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Thursday, February 2, 2012

Sometimes Latin is called Greek, and why Latin is important to graphic designers and writers of English

While you are experimenting with different possible layouts for book pages or  covers (or ads, catalogs, brochures or packages), it’s good to have real words to play with, even if  the text that will ultimately be used doesn't exist yet. Temporary text will help you to select type faces and size, page margins, headers and other "style" items.

To make a real-looking "dummy" cover or interior page, copy and paste-in what’s known as Greek text or Greeking (although it’s really semi-sensible Latin). Do a web search for “lorem ipsum” or go to http://www.lipsum.com/ and copy and paste.

Here’s what it looks like: Lorem ipsum dolor sit amet, consectetur adipiscing elit. Nulla dapibus elementum dui sit amet hendrerit. Fusce varius odio at nisi rhoncus ut tempor justo imperdiet. Mauris neque turpis, fringilla quis consequat scelerisque, egestas eu felis. Pellentesque ut turpis non metus pellentesque tempus a at erat. Praesent id libero ac ligula ultrices facilisis eu id est. Integer vel quam enim. Phasellus luctus porttitor augue, eget aliquet velit consequat quis. Nam massa lectus, accumsan sed iaculis id, sollicitudin sit amet odio. Duis id sem eu orci rhoncus semper. Mauris tortor enim, faucibus vitae commodo ac, lacinia quis libero.

  • In addition to its temporary stand-in function, Lorem Ipsum makes it easier to judge a graphic design because, unless they understand Latin, viewers won’t be distracted by reading the content. I had two years of Latin in high school and am a language "buff," so I get distracted. Maybe the book designers in Vatican City use Vietnamese text so they don't get distracted. I have no idea what Greek designers call "Greeking."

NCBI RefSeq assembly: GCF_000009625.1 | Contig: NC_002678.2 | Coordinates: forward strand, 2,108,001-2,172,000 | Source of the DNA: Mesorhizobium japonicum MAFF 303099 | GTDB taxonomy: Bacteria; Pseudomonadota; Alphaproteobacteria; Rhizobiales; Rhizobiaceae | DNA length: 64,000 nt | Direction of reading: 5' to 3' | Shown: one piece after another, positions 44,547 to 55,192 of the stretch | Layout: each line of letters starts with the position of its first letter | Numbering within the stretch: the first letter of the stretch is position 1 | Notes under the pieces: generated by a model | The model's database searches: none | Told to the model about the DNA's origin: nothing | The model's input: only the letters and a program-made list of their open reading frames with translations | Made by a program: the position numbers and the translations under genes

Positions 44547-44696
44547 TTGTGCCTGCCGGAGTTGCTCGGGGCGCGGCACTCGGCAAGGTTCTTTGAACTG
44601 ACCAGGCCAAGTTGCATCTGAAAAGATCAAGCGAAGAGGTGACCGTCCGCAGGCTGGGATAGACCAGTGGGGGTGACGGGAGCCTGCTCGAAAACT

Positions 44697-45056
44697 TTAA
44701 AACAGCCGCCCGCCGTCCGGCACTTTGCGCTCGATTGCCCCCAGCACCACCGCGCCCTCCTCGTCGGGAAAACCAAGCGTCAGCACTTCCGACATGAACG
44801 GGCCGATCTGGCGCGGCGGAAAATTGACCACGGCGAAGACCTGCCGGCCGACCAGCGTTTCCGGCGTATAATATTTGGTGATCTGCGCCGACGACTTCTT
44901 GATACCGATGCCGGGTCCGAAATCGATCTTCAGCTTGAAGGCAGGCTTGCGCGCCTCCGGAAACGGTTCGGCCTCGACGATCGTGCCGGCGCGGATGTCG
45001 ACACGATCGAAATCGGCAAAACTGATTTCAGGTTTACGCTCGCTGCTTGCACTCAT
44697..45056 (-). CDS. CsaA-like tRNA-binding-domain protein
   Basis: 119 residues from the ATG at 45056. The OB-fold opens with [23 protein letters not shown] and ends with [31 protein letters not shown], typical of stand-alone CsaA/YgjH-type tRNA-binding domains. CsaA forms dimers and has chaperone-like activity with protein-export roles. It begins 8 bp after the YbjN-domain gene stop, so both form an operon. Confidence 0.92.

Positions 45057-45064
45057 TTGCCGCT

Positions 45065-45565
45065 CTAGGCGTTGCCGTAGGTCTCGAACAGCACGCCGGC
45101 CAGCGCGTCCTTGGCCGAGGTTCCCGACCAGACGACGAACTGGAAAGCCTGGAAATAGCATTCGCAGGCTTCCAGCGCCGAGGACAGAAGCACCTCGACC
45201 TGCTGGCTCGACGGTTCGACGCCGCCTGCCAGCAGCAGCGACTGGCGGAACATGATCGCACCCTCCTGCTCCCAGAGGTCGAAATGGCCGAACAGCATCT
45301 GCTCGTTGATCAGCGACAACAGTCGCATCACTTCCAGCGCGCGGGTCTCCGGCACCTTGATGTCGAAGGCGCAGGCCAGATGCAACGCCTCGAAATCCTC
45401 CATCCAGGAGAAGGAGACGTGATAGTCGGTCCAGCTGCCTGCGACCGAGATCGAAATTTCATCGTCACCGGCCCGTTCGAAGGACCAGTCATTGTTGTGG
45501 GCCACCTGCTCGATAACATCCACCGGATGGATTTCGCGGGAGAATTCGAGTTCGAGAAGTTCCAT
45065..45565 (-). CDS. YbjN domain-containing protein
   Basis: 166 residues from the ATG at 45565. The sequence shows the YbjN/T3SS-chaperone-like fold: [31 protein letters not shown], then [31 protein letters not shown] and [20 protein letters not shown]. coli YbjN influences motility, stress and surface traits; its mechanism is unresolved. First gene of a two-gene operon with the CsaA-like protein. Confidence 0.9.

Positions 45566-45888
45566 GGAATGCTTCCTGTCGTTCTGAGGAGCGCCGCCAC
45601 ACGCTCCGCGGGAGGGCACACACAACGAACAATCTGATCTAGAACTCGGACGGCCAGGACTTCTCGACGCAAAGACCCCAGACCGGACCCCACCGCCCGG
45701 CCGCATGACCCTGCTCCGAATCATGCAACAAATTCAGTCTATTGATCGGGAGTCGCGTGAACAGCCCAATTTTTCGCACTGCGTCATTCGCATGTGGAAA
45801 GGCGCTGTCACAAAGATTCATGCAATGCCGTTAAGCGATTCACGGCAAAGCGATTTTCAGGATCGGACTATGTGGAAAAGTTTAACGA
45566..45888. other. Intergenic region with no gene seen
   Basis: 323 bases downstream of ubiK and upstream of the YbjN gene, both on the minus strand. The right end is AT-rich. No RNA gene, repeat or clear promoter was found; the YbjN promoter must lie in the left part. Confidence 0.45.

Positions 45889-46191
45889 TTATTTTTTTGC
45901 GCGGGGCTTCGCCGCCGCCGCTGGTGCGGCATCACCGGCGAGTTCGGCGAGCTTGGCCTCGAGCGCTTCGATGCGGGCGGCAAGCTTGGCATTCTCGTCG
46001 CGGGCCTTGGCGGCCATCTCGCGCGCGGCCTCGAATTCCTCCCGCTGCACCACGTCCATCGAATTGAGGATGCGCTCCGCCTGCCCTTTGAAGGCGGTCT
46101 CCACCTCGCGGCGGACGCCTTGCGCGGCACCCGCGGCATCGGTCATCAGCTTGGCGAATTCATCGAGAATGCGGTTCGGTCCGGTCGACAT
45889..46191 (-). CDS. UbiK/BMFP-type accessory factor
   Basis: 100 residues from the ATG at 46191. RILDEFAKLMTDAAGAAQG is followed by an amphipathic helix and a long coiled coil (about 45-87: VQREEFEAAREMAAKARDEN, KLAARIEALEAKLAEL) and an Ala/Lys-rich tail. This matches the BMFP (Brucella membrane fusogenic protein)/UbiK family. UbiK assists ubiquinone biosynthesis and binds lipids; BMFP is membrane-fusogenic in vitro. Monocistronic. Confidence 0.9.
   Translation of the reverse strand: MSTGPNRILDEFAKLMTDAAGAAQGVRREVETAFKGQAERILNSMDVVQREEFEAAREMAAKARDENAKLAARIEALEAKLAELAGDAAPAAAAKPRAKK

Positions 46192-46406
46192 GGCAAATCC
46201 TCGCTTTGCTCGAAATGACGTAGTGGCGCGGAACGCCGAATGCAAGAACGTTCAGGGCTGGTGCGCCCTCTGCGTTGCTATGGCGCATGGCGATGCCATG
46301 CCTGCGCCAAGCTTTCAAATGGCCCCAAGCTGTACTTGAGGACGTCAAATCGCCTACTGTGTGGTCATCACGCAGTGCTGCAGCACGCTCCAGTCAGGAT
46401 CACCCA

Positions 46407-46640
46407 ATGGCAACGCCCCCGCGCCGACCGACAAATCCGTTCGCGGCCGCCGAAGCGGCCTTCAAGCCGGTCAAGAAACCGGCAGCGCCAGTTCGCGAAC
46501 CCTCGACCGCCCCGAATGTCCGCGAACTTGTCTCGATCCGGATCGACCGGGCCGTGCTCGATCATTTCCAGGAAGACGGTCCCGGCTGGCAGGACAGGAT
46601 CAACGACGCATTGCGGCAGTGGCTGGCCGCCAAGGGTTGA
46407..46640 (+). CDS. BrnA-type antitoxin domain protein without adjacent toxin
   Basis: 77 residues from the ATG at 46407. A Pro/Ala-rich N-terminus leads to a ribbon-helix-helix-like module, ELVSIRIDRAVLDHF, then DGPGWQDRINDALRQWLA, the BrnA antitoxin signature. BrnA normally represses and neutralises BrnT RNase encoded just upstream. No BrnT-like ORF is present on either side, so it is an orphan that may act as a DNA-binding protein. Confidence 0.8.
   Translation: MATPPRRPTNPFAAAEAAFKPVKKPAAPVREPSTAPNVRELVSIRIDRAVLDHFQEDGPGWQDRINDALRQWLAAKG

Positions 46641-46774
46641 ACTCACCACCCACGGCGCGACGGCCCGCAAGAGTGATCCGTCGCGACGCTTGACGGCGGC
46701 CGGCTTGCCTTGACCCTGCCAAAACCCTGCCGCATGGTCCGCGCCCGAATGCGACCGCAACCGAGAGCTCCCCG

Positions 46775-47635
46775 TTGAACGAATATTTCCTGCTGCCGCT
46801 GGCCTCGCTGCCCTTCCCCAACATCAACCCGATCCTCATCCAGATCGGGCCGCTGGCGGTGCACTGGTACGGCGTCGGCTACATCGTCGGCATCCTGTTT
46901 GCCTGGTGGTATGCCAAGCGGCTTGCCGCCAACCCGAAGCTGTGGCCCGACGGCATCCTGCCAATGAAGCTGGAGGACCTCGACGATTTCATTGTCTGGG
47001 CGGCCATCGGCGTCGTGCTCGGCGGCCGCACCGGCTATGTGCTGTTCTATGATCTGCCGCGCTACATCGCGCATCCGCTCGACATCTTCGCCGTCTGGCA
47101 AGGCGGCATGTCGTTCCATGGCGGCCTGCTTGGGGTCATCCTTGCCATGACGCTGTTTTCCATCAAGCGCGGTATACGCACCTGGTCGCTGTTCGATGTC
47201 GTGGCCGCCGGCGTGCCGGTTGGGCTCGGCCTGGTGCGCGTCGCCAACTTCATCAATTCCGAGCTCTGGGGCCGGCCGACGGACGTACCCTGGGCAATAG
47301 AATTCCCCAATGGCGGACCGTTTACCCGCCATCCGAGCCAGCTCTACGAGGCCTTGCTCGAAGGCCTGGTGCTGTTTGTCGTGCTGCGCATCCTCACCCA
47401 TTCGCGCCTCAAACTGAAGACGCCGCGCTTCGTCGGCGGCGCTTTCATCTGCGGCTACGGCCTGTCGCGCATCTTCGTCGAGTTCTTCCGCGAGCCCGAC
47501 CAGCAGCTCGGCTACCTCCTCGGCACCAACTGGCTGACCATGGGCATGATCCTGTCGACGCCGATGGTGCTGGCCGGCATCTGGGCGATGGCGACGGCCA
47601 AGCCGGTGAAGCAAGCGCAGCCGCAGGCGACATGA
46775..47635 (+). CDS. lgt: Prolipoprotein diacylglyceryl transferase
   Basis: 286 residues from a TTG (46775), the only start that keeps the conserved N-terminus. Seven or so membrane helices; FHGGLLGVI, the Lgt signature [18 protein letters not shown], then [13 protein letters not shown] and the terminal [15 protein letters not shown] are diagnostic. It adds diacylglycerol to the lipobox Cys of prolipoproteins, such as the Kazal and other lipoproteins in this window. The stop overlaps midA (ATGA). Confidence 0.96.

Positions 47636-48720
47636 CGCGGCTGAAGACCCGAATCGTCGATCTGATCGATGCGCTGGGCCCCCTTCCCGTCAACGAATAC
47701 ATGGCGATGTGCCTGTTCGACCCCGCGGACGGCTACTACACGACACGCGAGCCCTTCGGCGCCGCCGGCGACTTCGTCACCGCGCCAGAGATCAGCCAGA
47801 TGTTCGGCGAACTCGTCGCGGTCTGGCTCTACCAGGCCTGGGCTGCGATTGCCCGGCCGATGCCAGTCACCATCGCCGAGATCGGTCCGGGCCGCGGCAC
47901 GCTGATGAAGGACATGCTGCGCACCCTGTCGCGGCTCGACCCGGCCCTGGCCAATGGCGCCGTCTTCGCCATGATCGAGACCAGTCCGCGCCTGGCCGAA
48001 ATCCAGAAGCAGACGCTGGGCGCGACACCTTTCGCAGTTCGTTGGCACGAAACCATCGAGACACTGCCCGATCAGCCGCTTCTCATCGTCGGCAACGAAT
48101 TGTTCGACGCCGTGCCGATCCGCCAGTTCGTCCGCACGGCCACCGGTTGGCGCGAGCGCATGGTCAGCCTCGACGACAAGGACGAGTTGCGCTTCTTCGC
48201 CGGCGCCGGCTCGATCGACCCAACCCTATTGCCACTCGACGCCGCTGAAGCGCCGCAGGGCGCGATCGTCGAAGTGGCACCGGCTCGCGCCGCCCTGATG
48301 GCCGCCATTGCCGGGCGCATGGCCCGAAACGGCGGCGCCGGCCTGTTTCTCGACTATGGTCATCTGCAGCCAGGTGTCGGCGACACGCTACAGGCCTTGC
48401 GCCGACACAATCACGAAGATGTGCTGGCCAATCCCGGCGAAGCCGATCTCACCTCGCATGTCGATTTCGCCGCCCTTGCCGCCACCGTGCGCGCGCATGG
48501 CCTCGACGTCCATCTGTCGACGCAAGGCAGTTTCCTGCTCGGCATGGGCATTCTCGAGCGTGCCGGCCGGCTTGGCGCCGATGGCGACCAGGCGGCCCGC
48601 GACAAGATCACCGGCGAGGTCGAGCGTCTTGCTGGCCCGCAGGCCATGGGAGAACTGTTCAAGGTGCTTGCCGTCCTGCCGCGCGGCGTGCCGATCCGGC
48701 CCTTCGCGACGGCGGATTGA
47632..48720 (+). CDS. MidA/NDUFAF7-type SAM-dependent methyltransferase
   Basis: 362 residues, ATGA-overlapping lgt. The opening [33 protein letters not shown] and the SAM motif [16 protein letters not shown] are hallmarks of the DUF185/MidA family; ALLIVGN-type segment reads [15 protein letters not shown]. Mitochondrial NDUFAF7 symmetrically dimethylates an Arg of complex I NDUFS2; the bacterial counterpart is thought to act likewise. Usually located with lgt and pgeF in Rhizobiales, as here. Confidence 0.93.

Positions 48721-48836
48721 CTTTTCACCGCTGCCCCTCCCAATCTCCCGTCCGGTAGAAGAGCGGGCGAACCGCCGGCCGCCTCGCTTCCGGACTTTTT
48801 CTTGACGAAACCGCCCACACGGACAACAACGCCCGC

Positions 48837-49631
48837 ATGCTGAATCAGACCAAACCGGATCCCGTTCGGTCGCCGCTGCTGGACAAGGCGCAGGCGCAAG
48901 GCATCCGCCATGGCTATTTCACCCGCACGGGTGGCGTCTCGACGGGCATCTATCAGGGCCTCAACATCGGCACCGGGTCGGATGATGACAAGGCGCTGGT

Former-Governator Ah-Nold starred in a shitty satan movie that used inverted Hebrew text intended to look diabolical. It didn't fool me.

Here's an important Little Latin Lesson:

Two short abbreviations for Latin phrases are often confused by people writing English. I.e. stands for id est and means approximately “that is.” E.g. stands for exempli gratia, and means approximately “for example.”

Don’t italicize them, but do put a comma after the final period. Here’s a mnemonic device (memory aid):
  • I.e., which starts with I means “In other words,”
  • E.g., which starts with e, means “for Example.”
  • Or, you could think that i.e. means “in effect” and that e.g. means “example given.”
Of course, those of us who studied Latin, don’t need mnemonic devices. Optima dies prima fugit. Cave canem. Caveat emptor. Nos morituri te salutamus. Sic transit gloria mundi. SPQR. INRI. Alter ego. E pluribus unum. Post hoc ergo propter hoc. Persona non grata. Ave Caesar. Corpus delecti. Corpus Christi. Bona fide. Carpe diem. Status quo. Bogus. Bonus. Status. Flatus. Doofus (just kidding). Curiculum Vitae. Alumnus. Cannabis. Vagina. Roma. Dictum. Modus operandi. Et cetera. Et cetera. Et Cetera.

Sic is the Latin word for “thus.” It’s used to indicate that the preceding error or unusual wording or punctuation was in the source, and not copied incorrectly. The word should be italicized and within square brackets like this: [sic]. “Sic transit gloria mundi” has nothing to do with ailing trains or buses. Look it up.

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Top photo shows statue of Roman Emperor Julius Caesar, who said, “Et tu, Brute?” (“And you too, Brutus?”) when his buddy Brutus stabbed him. Those words were supposedly Caesar’s last words, on the Ides of March (March 15th) in 44 BCE. March 15th was the original income tax day in the United States.

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